Third, and probably most importantly, it is interesting to note the parallel trends between white America and religious America. Both are poised precariously on a demographic precipice, and staring their own unprecedented obsolescence in the face. There are in fact some voices of moderation who have an eye toward re-branding and making themselves more accessible and future-friendly. There is, however, a major headlong rush among many to attempt to legislate their way back into the relevance they enjoyed for generations, thus making their rapidly-diminishing privileged position a permanent one.

Ultimately, however, the impulse to dodge toward the meanest, and most myopic conservative impulses will be the undoing of both of these movements. The number of religious ‘nones’ grows year by year, many citing dissatisfaction with the level of hatred evinced by their clergy toward gay people and members of other religions. The proportion of white Americans is dropping as well, as immigration, economics, and social policies interact with diminishing public acceptance of racism and increased rates of cross-racial marriage.

In either case, the day is quickly approaching when the only people advocating positions classically held by these soon-to-be-former majority groups will be those desperate holdouts, ranging against the rising sun and bitterly clutching at the scraps of their tattered history.

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*I take pains to word it this way, as many Republicans have suddenly discovered the value of studying history and will angrily point out that Democrats used to be explicitly white supremacist. Nobody is disputing that; however, it happened 60 years ago and all of them abandoned the Dems to join… oh that’s right they joined your party. Pointing to Southern Democrats to deflect from the racism in the Republican platform is like demanding that all adults be forced to wear diapers because they used to be infants. Yes, that’s true – but eventually they learned to stop shitting themselves.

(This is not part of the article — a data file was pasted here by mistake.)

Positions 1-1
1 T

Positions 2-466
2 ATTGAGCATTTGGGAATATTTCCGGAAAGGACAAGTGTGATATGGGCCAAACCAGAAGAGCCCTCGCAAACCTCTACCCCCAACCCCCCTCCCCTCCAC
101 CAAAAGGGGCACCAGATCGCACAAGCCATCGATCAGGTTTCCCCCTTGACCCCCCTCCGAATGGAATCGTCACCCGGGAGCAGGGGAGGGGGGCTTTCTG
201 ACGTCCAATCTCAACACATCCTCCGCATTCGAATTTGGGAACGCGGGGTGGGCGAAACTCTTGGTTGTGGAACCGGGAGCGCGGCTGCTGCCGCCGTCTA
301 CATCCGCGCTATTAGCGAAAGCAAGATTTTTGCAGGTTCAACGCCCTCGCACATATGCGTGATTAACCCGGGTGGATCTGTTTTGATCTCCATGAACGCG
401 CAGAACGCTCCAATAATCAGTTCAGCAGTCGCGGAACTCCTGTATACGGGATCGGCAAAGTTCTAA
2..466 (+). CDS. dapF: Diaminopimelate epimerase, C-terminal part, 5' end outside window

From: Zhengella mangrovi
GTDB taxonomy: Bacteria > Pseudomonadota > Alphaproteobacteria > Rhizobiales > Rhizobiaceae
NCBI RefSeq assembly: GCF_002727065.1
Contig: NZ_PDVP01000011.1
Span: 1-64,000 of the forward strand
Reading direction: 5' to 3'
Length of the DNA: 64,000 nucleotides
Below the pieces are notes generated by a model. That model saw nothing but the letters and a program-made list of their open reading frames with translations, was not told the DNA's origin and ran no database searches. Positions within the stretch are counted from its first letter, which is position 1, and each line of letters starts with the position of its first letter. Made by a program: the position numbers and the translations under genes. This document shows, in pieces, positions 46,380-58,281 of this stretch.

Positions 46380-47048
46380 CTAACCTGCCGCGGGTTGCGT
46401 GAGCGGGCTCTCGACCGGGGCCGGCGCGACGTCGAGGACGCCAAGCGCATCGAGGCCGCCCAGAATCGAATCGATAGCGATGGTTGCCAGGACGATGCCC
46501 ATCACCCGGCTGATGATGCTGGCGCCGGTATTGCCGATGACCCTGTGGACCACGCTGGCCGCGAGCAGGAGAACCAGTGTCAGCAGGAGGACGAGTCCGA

**It is perhaps worth noting that the 11% of Americans who identify as atheist, agnostic, or ‘secular unaffiliated’ are a larger bloc of voters than all the other mainstream non-Christian faiths combined – by a factor of 2. I wonder when the news will start reporting how politicians are doing with the “non-theist vote”.


  1. says

    In either case, the day is quickly approaching when the only people advocating positions classically held by these soon-to-be-former majority groups will be those desperate holdouts, ranging against the rising sun and bitterly clutching at the scraps of their tattered history.

    And when that day comes, the world will be a slightly better place. Until then, unfortunately, I am reminded of an analogy involving animals in corners. With voting levels what they are, combined with the steps the Republicans are taking to prevent minorities from voting, overall numbers just aren’t that important right now :-(.

  2. says

    I prefer the GOP when they only pander to conservative white folks. That way in a few more years as that group loses its majority status, say by next election, they can lose their relevance.

    I spent my entire childhood in the US south, watching desperate attempts to preserve the imaginary white utopia the GOP down there thought the past was. Now it has become as bad on the national level probably because of the cornered animal thing.

  3. smhll says

    There are in fact some voices of moderation who have an eye toward re-branding and making themselves more accessible and future-friendly.

    I’m going to be mostly “watching” the Republican National Convention on the radio, so, hey presto, I won’t “see color”.